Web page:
Q. I am an old-time Catholic. We were taught that, to be forgiven in confession, we had to: 1) be truly sorry; 2) resolve firmly never to commit the sin again; and 3) make it right (e.g., give the money back, tell people that the gossip was a lie, etc.). On television and in the movies, sometimes a murderer confesses to a priest who is unable then to break the seal of confession. My question is this: Are murderers forgiven if they do not turn themselves into the police and serve prison time for the crime? Or is the sin forgiven with no strings attached? (Milwaukee)
A. With regard to the conditions for forgiveness, you learned your catechism well. In fact, the present-day Catechism of the Catholic Church says: “Many sins wrong our neighbor. One must do what is possible in order to repair the harm (e.g., return stolen goods, restore the reputation of someone slandered, pay compensation for injuries)” (No. 1459).
You are right, too, about the seal of confession; a priest is bound to absolute secrecy. The church’s Code of Canon Law could not be more clear: “The sacramental seal is inviolable; therefore it is absolutely forbidden for a confessor to betray in any way a penitent in words or in any manner and for any reason” (Canon 983).
A later canon stipulates that a priest who would violate the seal is to be excommunicated (Canon 1388). (In 2017, when an Australian government commission recommended that Catholic priests become mandatory reporters on child sexual abuse, the Catholic Church strongly objected as applied to the sacrament of penance.)
As to your specific question, forgiveness in the sacrament is contingent on a person’s genuine sorrow and sincere resolve not to commit the sin again; those are the “strings attached.” Beyond that, a priest has no power to condition absolution on the sinner’s turning himself in to the police.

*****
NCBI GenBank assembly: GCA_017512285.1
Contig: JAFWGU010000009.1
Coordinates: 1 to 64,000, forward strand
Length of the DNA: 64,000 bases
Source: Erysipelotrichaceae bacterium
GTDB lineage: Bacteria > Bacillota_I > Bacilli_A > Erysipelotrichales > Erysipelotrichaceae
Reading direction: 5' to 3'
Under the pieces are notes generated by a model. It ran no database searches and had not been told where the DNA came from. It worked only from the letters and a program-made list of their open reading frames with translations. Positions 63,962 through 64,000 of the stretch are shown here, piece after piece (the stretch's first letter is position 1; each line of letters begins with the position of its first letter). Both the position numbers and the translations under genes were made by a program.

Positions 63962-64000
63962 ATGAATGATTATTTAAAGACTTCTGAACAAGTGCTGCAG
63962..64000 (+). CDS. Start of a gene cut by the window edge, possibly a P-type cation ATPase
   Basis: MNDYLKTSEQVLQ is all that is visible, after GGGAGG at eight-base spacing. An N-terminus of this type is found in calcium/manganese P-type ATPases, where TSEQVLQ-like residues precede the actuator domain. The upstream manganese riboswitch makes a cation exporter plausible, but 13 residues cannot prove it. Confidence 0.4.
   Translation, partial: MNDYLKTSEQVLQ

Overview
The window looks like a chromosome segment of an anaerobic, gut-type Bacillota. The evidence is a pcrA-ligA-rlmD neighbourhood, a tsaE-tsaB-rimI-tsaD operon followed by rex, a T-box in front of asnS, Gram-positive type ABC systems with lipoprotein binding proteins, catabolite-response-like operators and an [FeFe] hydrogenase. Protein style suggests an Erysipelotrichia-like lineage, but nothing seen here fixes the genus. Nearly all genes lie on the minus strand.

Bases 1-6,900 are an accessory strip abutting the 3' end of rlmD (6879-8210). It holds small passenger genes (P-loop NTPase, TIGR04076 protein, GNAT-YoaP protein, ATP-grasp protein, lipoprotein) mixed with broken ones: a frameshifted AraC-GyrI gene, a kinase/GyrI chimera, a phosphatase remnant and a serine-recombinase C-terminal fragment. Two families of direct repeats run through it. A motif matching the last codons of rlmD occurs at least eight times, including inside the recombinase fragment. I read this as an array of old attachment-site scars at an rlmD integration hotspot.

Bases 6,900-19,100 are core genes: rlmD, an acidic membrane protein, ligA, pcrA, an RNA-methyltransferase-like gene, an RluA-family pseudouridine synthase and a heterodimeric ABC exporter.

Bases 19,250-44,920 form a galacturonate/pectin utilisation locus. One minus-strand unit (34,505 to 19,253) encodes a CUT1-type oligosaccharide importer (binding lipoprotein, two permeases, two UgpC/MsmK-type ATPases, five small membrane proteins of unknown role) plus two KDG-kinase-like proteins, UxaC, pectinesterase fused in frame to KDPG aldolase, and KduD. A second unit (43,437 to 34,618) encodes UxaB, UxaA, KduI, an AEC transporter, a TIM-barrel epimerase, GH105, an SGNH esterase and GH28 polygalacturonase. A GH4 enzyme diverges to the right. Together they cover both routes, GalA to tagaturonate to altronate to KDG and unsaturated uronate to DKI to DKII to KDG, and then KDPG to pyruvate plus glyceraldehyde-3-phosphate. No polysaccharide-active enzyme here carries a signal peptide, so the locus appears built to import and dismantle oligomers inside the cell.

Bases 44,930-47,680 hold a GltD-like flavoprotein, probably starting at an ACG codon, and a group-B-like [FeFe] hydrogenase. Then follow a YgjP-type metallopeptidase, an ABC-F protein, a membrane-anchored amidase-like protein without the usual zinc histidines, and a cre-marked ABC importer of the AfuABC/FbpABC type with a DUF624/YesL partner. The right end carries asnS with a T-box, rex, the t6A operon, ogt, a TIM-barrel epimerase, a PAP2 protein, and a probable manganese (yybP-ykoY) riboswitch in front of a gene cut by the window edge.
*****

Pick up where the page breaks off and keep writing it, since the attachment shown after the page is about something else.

The confessor can encourage, plead with, urge the penitent to do exactly that — he might even offer to accompany the penitent to the police station — but having judged the penitent to be truly sorry, the absolving priest has no authority to impose this further step as a prerequisite to absolution.
Q. Recently in your column you answered a parishioner who had an overseas priest doing the homilies with less-than-suitable English skills. An approach that was used in our own parish was to have the homily printed and left in the pews, so that parishioners could read along as the celebrant spoke. I believe that the nominal cost of this was far outweighed by what the congregation was able to retain. I was also wondering — although this was not done in our parish — whether it would be permissible in a case like this for a parishioner to read the priest’s homily from the lectern in place of the priest. (I do think that our parish has benefited greatly from the cultural diversity of our priests and deacons.) (Greensburg, Indiana)
A. A printed homily in the pews, in that situation, strikes me as a good idea. It would fill out and reinforce the bits and pieces the congregation might be able to understand from the pulpit.
As to your question, I shouldn’t think it a problem to have a parishioner read aloud the priest’s written words; it is, after all, the celebrant’s own homily. (Liturgical regulations call for a homily to be given by a priest or deacon.)
I might add that some parishes print on their website the text of Sunday homilies. This not only permits shut-ins to benefit but allows churchgoers to reflect on the homily at their leisure once they return home.
Questions may be sent to Father Kenneth Doyle at email@example.com and 30 Columbia Circle Dr., Albany, New York 12203.